This section of our site will keep you up to date on the changes that are occurring in the electric industry. The information that appears today comes from the Massachusetts Department of Telecommunications and Energy pamphlet: An Important Message About Your Electric Service , February 1998. This pamphlet talks about how the movement to "restructure" the electric industry will affect the industry and you. For more information about electric industry restructuring in Massachusetts, visit the following web sites:
Massachusetts Department of Telecommunications and Energy (DTE)
Massachusetts Division of Energy Resources (DOER)
Old Electric Industry
Until now, your electric utility has been responsible for all aspects of electric service. Utilities were responsible for all aspects of electric service. Utilities were responsible for generation of electricity from plants, and the delivery of the power to customers. Since utilities were monopolies, that is they were the only providers, the prices for electricity were regulated by the Department of Telecommunications and Energy (DTE), formerly the Department of Public Utilities.
On November 25, 1997, legislation was signed that changes the electric industry and provides every utility customer in Massachusetts with the opportunity to buy electricity in the competitive power market. The basic intent of the law is to introduce competition and provide consumers with choices and lower prices while assuring continued reliable service.
The New Electric Industry
The combined services that were provided by your utility are being divided into parts. The delivery of the electric power will remain the responsibility of your local electric company, now called adistribution company. However, the power will be sold by competitive firms. You will be able to choose the company which generates or supplies your power. The prices that these competitive power suppliers charge will not be regulated; instead they will set their own prices just like the sellers of most other products that you buy.
Buying electricity is now more like catalog shopping. Another way to think about the changes to the electric industry is to think about buying clothes from a catalog. When you buy a shirt from a catalog, the catalog company supplies the product - the shirt. But a separate company delivers the shirt to your home. With electricity, you will buy the product (power) from a competitive power supplier, but your local utility, the distribution company, will deliver the product to you. There are separate charges for the product and for the delivery of the product.
What The Change Means
Customers are free to choose a competitive power supplier at any time starting March 1, 1998. Your electricity will stay on no matter which competitive power supplier you choose. You may choose a competitive power supplier, join a buying group known as an aggregator, or choose to wait. You may wait to choose a competitive power supplier for as long as seven years. Until you choose, you will receive electricity from your local distribution company under a standard service transition rate called Standard Offer Service.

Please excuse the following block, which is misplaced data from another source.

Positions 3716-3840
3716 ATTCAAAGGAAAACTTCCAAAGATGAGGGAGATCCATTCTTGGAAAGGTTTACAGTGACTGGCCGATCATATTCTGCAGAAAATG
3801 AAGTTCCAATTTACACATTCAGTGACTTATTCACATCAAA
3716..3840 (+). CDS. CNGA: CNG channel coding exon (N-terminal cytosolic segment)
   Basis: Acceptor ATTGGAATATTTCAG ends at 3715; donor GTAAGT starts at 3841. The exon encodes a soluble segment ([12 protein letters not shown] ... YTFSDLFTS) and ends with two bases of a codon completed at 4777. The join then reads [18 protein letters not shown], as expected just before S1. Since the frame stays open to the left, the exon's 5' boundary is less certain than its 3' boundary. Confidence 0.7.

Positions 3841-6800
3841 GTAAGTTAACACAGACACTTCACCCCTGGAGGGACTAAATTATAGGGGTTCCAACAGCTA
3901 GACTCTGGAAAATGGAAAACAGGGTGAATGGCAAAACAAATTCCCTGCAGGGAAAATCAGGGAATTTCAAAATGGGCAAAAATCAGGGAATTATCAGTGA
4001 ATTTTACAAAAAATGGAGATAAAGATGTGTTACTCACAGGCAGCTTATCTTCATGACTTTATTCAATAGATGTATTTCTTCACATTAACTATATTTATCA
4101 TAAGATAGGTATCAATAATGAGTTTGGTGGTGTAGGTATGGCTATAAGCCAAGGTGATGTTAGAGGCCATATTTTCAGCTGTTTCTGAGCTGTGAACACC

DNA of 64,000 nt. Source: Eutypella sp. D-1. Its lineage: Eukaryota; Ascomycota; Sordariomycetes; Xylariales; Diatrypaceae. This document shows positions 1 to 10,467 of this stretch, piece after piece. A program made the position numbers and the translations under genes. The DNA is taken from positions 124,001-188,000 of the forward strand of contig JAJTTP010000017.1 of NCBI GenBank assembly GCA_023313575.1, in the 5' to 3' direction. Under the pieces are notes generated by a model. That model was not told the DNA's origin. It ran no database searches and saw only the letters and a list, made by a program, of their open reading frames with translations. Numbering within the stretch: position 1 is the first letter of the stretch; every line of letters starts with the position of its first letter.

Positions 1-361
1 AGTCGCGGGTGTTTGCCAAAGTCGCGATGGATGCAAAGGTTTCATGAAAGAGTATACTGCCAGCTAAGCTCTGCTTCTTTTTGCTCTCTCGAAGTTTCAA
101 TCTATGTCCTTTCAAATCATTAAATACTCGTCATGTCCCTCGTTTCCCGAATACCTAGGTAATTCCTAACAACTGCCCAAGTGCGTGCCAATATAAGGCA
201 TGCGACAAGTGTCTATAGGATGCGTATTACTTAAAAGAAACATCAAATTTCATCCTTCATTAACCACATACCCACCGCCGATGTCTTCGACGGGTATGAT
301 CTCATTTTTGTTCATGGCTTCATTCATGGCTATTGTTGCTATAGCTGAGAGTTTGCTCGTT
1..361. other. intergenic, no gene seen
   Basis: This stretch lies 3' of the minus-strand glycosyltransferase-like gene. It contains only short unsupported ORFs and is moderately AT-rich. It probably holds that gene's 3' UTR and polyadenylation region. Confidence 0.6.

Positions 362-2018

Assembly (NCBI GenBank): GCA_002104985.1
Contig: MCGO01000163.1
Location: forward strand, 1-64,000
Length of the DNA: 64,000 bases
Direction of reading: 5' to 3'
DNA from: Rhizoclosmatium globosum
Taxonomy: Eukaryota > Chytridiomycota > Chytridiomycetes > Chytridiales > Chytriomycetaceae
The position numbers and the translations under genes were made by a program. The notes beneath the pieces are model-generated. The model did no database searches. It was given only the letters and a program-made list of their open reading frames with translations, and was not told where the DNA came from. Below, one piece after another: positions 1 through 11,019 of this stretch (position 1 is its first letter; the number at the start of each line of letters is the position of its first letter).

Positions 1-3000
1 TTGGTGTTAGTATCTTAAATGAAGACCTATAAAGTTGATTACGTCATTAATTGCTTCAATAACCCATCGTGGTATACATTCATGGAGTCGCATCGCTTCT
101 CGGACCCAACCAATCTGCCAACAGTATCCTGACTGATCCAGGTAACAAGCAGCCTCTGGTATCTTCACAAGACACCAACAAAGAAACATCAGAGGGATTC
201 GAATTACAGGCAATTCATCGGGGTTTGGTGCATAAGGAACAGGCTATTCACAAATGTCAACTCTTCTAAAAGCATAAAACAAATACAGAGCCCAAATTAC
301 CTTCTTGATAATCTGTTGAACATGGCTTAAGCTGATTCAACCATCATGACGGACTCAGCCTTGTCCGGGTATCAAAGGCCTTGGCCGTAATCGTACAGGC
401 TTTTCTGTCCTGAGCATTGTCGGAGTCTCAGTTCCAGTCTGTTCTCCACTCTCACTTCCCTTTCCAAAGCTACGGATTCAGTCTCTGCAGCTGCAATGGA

Standard Offer Service
The Standard Offer is the price at which local distribution companies will provide electricity to their customers who have not chosen a competitive power supplier. This price may be set initially between 2.8 and 3.2 cents per kilowatt hour. However, it will increase over time.
The standard offer price is the price for just the generation portion of the bill. You will also pay delivery charges, which will be the same whether you take the Standard Offer or choose to buy power from a competitive power supplier.
Customers taking the Standard Offer will see a decrease in their electric bill of at least 10% for usage after March 1, 1998. This reduction applies to the entire bill. However, your bill is determined by both the rate and the amount of electricity used. If you use exactly the same amount of electricity every month, your bill will be 10% less. If you buy from a competitive power supplier, your savings may vary based on your supplier's price.
Aggregators are buying groups that are formed to help members buy electricity in bulk and offer it to members at prices that may be lower than they as individuals are able to get on their own.
The New Law
Whom Do I Call ?
You will continue to call your local distribution company if your power goes out They will continue to read meters and maintain the transmission and distribution systems. You should see no change in the reliability of electric service.
Consumer fraud protections and dispute resolution are still available from the Massachusetts Attorney General's Office and the Consumer Division of the Massachusetts Department of Telecommunications and Energy.
A consumer guide to understanding changes in the electric industry in Massachusetts will be available after March 1, 1998, from the Massachusetts Division of Energy Resources. Look for more information in your March bill.